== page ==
>> can't we reopen public comment for five minutes? >> i have to tell you that i understand the occupy san francisco movement and they have a right to speak. also we entertain public comment and we also had, and during the chief's report. i understand it have something to say but we have a process here. it is only fair to everybody. tif a vote is needed, we will take about. >> do we have a motion to adjourn? >> we have -- could open public comment. >> if we adjourn i will stay and just care about. >> i would like if anybody knows
it, the president and vice president or the secretary may have the answer to this from a legal standpoint. i want to know, do we have the authority or the discretion to be able to reopen public comment without running afoul of brown, sunshine, whenever. >> we reopen all the time. it is a matter of discretion. >> but keep it brief and let's not start calling names or hurling accusations. let's be factual. >> think you very much. -- thank you very much. i move to reopen public comment. we had a second. >> second. >> do we have a vote? >> aye. >> aye.
>> aye. >> aye. >> no. >> public comment was two minutes. >> so, good evening. i am with the chinese progress of association and i am here with representatives from different community organizations, labor unions and other folks who are concerned about the 99% here in san francisco and the struggle people are facing with home foreclosures and unemployment. health care, all the things i think you are familiar with. we're here tonight because we were part of a process with the mayor's office to try to ensure the first amendment rights and the right to freedom of assembly for occupy san francisco protesters and anyone who wanted to join the movement would be respected and a different path would be taken here as compared to oakland and other places.
he gave us his command that -- commitment. we could disagree on the issue of pants. he was committed to the right to protest in justin herman plaza and other public spaces. he had no issue with the protests and supported the spirit of the movement and what the message to not be lost in battles over police and other issues. we're concerned of what happened tonight. it is a departure -- departure from the city policy. if there is -- has been a change or if there is actions being taken that are not being run by the mayor, or what happened, a peaceful assembly, hundreds of protesters who gathered at justin herman plaza and went to hold a general assembly, they're talking about different issues and went into the park and proceeded to begin, there were many gathered around.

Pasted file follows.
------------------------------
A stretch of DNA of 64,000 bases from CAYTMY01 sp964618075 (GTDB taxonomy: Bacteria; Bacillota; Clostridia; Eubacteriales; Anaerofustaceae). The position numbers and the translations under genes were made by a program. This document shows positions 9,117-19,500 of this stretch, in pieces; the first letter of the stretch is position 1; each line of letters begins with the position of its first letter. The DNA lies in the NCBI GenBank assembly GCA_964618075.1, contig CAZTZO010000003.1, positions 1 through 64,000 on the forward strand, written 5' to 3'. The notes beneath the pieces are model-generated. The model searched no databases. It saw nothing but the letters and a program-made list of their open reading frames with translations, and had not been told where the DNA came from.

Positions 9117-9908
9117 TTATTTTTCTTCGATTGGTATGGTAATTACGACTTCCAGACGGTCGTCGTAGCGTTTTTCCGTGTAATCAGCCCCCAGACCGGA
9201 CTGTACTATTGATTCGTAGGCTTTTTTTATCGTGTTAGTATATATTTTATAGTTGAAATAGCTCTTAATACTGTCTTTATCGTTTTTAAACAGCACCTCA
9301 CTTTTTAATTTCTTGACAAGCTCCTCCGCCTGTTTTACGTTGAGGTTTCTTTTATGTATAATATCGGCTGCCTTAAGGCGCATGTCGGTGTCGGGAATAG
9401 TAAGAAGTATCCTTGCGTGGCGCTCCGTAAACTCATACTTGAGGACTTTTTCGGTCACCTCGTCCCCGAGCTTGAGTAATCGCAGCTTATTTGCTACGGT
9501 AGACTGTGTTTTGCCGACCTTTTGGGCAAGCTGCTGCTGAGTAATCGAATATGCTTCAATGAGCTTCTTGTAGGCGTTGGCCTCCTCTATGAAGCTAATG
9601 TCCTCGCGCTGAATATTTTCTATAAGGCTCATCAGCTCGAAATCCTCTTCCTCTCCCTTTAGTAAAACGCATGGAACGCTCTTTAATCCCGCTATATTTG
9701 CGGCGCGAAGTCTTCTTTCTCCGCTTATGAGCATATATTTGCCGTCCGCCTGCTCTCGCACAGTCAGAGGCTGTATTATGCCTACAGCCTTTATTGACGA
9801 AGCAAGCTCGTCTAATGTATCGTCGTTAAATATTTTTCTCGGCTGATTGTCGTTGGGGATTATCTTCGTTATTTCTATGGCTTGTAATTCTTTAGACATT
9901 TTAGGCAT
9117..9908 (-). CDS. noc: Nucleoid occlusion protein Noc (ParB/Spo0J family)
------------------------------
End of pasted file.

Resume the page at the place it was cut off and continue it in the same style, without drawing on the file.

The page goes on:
we had a peaceful assembly and we were surrounded and they decided to arrest. >> good evening. i have been a teacher in san francisco for 25 years. the political director of the united educators of san francisco. we came to the demonstration tonight to voice our support for occupy, articulating the concern of the 99% who are being denied basic services and the most precious is our students and we no classes are overcrowded. we came to peacefully assemble this evening. the president of our union, but tell me out there, we saw peaceful demonstrators articulating their first amendment right surrounded by the police. what we noticed is a much more aggressive stance by the police. we also heard a demonstration of 100 occupiers this afternoon,
the police showed mounted -- mounted police showed up. we were very concerned there was a change in tone. demonstrators were peaceful. it was not a lot of aggression coming from the occupied side and the supporters. and the town from the police was dramatically different. at least from our perspective. we're glad the city stepped back and we're glad the people got the opportunity to leave and make him did not break out. the police wound up backing up and that is a good thing. we want to make sure that the police chief, the commissioners and the mayor returned to san francisco values and sometimes it is tough to defend people's first amendment rights but the educators of san francisco insist this is our city. this is a city we love. we have to work together to maintain it as the city of st. francis. thank you. >> thank you. next speaker? >> i am a member of the san francisco veterans affairs commission and a member of the